What might be interesting would be implementing some sort of a karma + randomness system, so that your actions and situation can make you more lucky than another player, getting you more critical hits and dodging more bullets.

o3o


#8 KenjiSenpai   Members   -  Reputation: 231

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Posted 08 April 2012 - 08:16 AM

The Bomb balancing was an extreme example, since those are the easiest to understand. But if you roll for affected unit and structure seperatly, then yes, it works out again, which is exactly what I mentioned earlier: Averaging through a high number of rolls. It was an example to illustrate how luck negatively affects the game experience.


My point is that the randomness of the dammage will create an uneven and chaotic result in the area of effect. if the dammage is consistent you will either blow a round hole in the enemy base or just destroy nothing. with randomness into account, you will creat a zone of chaos wich is one of the effect that tyou might want the bomb to have.

Also, on a smaller scale you rely less on certitude. For example if i have a squad of 5 troops and the enmy has a squad of 8 troops I might decide to risk it if they have dammage that is random.

While I can see your point I have to disagree: Luck in competitive play reduces the influence of the player's skill. High-Risk-High-Reward situations should arise without luck involved.
An example could be in a 2vs2 RTS game, when your enemies attack your allied base you could, instead of helping your ally, attack the now undefended enemy bases. You risk having your own base wiped out by the enemy's combined force, but it's also possible that you completely destroy their base and their support, so you can defeat both armies that were weakened by your ally. This is a high-risk-high-reward situation that arises without the influence of luck, and that gets resolved by skill alone, which is exactly what you should look for in competitive play.


If you want a good example of where randomness is applicable in competitive play you should look at MOBA games like League of Legends. In these games, certain champions are particuliary good at benifiting from crit chance so if at the begining of the game they have 10% crit chance, they might decide to use their abilities that proc crits on champions instead of on creeps.

the best example is a champion named Gangplank.

this champion has an ability where he shoots a bullet at the target and this bullet has a chance to crit. if it crits it does massive dammage but if it doesnt you just wasted 50 mana because the dammage is rather low. on the other hand the same ability grants bonus gold if you use it to kill minions so you can wait for them to be very low health and use it on them to have consistent bonus gold. Here, luck is a major factor in how you play the champion. if you are lucky you can harass the enemy out of the farming zone but if you dont risk it you can decide to use it on creeps to get bonus gold.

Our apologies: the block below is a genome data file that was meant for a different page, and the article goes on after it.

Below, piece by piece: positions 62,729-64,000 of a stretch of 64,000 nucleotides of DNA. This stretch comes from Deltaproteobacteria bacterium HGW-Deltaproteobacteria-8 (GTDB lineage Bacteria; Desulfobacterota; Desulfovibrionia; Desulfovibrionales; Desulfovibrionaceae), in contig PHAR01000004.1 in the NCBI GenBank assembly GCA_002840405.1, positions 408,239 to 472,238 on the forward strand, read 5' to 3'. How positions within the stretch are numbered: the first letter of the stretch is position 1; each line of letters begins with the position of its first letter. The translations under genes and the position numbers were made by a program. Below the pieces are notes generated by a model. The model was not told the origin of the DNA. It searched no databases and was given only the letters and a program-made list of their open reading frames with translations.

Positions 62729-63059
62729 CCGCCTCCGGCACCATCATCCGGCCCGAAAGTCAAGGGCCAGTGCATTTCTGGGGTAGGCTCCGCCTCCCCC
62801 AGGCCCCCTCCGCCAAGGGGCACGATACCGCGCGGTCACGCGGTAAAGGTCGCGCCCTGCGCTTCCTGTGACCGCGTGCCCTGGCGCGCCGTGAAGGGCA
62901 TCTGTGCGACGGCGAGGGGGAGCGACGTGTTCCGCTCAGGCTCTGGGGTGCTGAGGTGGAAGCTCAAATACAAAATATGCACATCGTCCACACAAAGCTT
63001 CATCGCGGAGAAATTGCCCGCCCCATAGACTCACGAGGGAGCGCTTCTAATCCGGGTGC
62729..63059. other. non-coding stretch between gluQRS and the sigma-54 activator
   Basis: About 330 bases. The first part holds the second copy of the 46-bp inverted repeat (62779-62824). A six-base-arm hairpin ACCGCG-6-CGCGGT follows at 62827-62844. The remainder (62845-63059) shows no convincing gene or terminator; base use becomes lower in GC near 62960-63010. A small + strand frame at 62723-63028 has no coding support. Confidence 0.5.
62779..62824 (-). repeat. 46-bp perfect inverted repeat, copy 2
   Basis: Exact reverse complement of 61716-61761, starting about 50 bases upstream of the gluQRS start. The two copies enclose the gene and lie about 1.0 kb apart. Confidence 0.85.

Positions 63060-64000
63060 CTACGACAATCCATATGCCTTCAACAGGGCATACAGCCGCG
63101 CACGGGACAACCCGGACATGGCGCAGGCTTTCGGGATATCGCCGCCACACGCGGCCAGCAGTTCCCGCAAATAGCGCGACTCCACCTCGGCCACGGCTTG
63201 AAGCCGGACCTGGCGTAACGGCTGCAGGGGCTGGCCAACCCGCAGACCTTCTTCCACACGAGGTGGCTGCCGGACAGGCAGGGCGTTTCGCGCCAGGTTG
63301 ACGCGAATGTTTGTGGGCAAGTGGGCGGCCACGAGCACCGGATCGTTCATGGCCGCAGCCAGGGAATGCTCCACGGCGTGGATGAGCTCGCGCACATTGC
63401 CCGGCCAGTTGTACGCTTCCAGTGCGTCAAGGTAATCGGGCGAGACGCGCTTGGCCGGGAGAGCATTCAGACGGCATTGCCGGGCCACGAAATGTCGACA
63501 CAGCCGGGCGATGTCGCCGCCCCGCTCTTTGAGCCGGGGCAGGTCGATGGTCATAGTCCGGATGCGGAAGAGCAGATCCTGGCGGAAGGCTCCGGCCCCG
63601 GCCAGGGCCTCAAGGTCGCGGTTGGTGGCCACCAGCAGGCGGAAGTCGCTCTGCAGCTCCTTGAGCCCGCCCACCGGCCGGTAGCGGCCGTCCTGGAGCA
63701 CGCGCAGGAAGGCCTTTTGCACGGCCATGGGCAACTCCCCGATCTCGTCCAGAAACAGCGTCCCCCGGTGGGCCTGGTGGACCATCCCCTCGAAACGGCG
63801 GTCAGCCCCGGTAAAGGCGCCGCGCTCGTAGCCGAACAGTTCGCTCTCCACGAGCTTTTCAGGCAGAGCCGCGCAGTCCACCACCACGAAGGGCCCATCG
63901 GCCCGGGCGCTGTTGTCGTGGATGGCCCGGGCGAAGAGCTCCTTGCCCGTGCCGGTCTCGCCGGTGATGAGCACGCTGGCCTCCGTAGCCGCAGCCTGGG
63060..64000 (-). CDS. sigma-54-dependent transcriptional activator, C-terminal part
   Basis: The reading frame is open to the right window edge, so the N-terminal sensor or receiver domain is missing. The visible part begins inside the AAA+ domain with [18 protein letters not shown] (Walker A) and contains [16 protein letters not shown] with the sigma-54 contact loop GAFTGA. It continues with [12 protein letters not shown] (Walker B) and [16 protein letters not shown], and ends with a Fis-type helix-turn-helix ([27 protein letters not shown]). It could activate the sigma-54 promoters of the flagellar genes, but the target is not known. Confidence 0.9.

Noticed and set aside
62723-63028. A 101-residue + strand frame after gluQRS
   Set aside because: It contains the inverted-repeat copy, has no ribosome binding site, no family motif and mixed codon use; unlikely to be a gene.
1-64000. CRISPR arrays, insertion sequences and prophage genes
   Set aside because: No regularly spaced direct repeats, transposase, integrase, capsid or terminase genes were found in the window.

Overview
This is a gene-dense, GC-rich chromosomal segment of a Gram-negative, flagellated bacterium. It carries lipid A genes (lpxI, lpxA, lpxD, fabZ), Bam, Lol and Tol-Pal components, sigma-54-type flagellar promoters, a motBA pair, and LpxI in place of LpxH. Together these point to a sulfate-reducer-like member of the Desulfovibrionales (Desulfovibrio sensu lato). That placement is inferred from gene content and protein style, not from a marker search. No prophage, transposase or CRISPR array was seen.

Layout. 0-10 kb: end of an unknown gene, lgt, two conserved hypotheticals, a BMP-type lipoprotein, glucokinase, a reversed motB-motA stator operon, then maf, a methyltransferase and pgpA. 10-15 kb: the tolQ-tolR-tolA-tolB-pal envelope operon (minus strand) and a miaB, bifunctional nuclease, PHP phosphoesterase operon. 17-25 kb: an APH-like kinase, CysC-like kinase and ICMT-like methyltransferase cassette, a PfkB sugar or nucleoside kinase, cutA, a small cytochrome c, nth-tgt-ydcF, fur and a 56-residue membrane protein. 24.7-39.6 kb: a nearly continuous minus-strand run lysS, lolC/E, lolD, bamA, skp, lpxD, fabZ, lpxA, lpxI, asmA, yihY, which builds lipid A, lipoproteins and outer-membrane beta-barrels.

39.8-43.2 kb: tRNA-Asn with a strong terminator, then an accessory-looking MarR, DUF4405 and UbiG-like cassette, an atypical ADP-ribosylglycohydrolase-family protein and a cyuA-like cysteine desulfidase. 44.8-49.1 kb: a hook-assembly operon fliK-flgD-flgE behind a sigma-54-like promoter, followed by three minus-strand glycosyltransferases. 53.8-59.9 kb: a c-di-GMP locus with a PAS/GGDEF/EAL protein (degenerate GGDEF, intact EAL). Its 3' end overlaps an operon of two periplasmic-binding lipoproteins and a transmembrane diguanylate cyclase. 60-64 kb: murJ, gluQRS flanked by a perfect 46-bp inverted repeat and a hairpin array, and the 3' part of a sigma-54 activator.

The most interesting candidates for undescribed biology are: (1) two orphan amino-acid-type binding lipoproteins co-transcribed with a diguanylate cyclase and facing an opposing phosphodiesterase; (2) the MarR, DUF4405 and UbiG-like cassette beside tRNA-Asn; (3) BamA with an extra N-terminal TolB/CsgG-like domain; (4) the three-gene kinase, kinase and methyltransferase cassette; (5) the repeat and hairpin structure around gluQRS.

#9 SnoLeopard   Members   -  Reputation: 104

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Posted 08 April 2012 - 11:47 PM

First, before I comment specific to things already said, I wanted to mention a few of my thoughts towards Luck as a concept of game design:

The first thing I wanted to mention is that Luck isn't a bad thing when it comes to games. There are bad applications of Luck, and good applications of Luck (I'll be talking about this later).

Luck is randomness, but it doesn't always make things completely 'random'. In fact, an element of luck can be used to smooth sharp edges in diagrammatic representations of elements like damage. A classic example of this would be Diablo's use of luck when it comes to weapon damage. It has a lower range and an upper range, and the damage is calculated somewhere between then. By sheer probability, there would be an average damage that represents how much damage the weapon actually deals, yet when you look at a graph representing the weapons damage, it becomes a line or a curve rather than an individual point. Now, this is particularly useful in a game like Diablo because it blurs the lines of balance between that weapon and others (to some extent). When a player picks a weapon up and compares it to his current weapon, he doesn't automatically see which weapon is better (based purely on damage. I'm ignoring other things like ethereal-ness or ability upgrades). Sometimes, when the weapon is really inferior, the difference is obvious and the weapon is discarded. But like danuese said, the player has a choice of 1-8 or 2-7. In reality the choice might not make much of a difference, but it presents the player with an interesting choice. A choice that is completely balanced no matter which side is picked, and yet in a small way impacts the players future performance. And in an RPG of course, providing a player with as much choice as possible while staying on the path of the story is a goal.